Village Blacksmith, The

Henry Wadsworth Longfellow 1807 (Portland) – 1882 (Cambridge)

Under a spreading chestnut tree
  The village smithy stands;
 The Smith, a mighty man is he,
  With large and sinewy hands;
 And the muscles of his brawny arms
  Are strong as iron bands.

 His hair is crisp, and black, and long,
  His face is like the tan;
 His brow is wet with honest sweat,
 He earns whate'er he can
 And looks the whole world in the face
  For he owes not any man.

 Week in, week out, from morn till night,
  You can hear his bellows blow;
 You can hear him swing his heavy sledge,
  With measured beat and slow,
Like a sexton ringing the village bell,
  When the evening sun is low.

And children coming home from school
  Look in at the open door;
They love to see the flaming furge,
  And hear the bellows roar,
And catch the burning sparks that fly
 Like chaff from a threshing floor.

He goes on Sunday to the church
 and sits among his boys;

He hears the parson pray and preach.
 He hears his daughter's voice
singing in the village choir,
 And it makes his heart rejoice.
It sounds to him like her mother's voice,
 Singing in Paradise!
He needs must think of her once more,
  How in the grave she lies;
And with his hard, rough hand he wipes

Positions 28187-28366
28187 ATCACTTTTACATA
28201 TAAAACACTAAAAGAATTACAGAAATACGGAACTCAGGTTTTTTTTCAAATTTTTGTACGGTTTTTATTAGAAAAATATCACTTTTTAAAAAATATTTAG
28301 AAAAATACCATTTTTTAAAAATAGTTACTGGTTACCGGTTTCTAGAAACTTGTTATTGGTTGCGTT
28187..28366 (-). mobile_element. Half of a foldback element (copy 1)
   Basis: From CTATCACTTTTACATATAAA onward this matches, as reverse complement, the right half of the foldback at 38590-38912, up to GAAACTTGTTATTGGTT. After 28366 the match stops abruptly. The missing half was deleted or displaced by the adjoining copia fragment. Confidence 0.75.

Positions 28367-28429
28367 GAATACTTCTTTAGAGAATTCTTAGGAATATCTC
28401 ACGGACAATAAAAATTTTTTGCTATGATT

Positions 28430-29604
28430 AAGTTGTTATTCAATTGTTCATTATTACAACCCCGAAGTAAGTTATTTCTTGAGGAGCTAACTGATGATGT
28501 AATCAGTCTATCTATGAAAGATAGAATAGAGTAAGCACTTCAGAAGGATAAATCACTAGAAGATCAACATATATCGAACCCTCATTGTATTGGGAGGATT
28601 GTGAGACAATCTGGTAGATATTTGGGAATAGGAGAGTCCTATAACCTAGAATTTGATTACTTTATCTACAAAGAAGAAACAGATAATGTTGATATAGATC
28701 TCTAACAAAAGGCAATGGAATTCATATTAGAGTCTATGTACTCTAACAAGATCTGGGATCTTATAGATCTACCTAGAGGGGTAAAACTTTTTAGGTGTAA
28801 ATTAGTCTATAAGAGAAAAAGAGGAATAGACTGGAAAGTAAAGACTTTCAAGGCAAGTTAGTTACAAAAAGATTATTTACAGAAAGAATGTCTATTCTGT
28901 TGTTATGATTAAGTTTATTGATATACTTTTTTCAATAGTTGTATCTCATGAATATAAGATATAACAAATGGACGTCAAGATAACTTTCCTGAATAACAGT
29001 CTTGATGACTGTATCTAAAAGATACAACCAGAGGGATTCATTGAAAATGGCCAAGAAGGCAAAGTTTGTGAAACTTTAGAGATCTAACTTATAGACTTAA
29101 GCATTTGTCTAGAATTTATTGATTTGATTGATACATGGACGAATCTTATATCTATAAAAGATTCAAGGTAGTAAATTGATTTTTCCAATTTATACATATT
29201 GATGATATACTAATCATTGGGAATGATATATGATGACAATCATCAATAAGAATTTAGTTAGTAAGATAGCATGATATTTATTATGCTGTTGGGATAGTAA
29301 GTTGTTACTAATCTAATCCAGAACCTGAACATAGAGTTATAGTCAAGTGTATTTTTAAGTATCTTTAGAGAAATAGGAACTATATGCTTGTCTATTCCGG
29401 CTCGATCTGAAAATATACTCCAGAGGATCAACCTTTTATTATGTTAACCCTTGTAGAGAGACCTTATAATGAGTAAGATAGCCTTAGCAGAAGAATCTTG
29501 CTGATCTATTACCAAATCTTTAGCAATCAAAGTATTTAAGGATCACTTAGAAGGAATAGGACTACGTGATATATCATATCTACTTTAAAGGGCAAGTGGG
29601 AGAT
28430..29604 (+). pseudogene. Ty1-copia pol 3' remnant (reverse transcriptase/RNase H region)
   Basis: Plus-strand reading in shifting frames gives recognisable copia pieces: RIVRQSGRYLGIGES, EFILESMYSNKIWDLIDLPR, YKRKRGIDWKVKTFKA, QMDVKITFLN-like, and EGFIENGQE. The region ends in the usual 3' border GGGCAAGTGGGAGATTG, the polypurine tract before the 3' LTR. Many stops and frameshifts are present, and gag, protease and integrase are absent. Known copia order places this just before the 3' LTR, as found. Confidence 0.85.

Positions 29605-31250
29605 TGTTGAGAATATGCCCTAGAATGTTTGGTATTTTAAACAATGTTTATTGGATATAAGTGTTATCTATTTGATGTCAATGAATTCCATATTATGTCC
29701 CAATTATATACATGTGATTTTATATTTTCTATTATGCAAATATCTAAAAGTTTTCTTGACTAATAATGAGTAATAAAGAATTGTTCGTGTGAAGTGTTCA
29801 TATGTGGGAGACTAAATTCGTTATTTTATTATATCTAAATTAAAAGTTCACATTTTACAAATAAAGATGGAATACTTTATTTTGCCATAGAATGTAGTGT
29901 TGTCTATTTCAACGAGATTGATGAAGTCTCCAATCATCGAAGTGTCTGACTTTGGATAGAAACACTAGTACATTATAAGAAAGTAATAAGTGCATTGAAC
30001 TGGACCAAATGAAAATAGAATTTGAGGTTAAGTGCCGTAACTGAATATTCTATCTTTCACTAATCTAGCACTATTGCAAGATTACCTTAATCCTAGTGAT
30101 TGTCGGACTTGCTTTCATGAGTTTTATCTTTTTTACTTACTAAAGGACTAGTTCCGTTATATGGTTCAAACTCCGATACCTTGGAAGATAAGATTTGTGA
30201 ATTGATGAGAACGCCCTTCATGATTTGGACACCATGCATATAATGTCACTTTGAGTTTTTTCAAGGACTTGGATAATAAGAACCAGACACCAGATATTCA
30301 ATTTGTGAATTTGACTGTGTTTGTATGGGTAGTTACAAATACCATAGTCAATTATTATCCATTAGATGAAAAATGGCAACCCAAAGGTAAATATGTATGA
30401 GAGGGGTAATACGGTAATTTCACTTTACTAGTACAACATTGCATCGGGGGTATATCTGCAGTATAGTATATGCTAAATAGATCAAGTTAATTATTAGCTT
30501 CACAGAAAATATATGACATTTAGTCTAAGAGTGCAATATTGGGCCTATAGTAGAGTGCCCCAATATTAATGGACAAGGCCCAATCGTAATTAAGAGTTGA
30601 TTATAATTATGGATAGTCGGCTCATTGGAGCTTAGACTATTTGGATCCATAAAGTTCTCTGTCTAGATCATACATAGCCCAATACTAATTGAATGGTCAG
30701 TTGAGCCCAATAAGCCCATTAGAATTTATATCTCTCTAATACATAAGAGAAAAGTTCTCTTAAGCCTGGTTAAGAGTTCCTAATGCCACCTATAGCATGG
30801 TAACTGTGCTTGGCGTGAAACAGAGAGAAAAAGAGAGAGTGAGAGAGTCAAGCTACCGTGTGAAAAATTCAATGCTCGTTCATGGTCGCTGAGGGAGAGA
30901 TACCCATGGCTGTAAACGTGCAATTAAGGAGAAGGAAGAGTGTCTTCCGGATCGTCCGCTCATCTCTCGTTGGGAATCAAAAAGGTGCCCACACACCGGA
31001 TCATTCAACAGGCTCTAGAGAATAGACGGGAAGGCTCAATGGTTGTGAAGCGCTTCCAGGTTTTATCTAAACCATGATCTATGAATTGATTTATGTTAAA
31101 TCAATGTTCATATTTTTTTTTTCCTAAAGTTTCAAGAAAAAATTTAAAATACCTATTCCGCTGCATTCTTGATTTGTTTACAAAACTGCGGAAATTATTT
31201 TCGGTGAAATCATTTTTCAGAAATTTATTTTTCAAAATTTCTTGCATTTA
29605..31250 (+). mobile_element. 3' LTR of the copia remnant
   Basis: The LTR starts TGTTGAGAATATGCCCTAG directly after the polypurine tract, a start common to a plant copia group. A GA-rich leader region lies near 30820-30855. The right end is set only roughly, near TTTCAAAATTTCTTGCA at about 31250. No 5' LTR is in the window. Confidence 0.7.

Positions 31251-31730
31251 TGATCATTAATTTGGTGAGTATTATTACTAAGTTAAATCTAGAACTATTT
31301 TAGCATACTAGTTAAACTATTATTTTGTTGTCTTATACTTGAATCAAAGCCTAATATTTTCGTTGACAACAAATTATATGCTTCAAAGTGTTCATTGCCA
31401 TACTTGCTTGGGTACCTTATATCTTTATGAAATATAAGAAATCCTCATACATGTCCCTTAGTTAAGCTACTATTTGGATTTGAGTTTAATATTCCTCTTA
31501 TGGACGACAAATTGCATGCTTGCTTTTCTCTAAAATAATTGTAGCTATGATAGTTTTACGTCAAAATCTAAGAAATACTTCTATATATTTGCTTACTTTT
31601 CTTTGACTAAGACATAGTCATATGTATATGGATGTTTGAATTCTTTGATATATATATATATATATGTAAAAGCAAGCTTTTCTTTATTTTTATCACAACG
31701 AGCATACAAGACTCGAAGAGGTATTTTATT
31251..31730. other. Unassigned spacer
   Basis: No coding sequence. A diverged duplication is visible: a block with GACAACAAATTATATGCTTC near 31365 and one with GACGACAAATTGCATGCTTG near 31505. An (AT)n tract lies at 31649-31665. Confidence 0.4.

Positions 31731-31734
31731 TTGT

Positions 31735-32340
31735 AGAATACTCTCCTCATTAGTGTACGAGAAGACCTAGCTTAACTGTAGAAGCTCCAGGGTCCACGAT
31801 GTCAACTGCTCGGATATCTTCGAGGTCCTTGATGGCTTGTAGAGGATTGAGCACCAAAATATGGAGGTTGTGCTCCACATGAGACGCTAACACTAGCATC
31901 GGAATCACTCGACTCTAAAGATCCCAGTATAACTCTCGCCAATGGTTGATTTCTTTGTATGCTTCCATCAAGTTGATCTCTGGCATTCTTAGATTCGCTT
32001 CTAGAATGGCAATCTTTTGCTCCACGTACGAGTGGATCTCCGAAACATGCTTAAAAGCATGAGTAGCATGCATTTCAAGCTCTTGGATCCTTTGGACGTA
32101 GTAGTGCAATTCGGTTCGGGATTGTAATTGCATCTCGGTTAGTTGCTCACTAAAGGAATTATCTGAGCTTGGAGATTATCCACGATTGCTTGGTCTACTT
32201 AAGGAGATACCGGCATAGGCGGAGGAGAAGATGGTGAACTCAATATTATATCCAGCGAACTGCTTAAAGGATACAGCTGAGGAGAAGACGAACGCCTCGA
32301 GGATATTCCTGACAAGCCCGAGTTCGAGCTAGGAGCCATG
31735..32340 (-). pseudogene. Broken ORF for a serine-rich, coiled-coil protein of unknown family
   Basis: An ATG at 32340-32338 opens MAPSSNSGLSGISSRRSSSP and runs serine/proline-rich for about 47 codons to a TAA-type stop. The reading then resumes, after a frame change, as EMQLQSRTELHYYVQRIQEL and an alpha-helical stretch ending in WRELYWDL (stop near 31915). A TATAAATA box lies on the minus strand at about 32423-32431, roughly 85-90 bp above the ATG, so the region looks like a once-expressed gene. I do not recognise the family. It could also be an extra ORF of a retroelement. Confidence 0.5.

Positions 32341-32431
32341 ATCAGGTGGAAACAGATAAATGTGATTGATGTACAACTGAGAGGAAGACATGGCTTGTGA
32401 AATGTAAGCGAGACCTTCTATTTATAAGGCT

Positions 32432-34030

A tear out of his eyes.
Toiling, rejoicing,-sorrowing,
  Onward through life he goes;
Each morning sees some task begin,
  Each evening sees it close;
Something attempted, something done,
 Has earned a night's repose.

Thanks, thanks to thee, my worthy friend
  For the lesson thou hast taught!
Thus at the flaming forge of life
  Our fortunes must be wrought;
Thus on its sounding anvil shaped
  Each burning deed and thought!

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Submitted on May 13, 2011

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Henry Wadsworth Longfellow

Henry Wadsworth Longfellow was an American poet and educator whose works include "Paul Revere's Ride", The Song of Hiawatha, and Evangeline. more…

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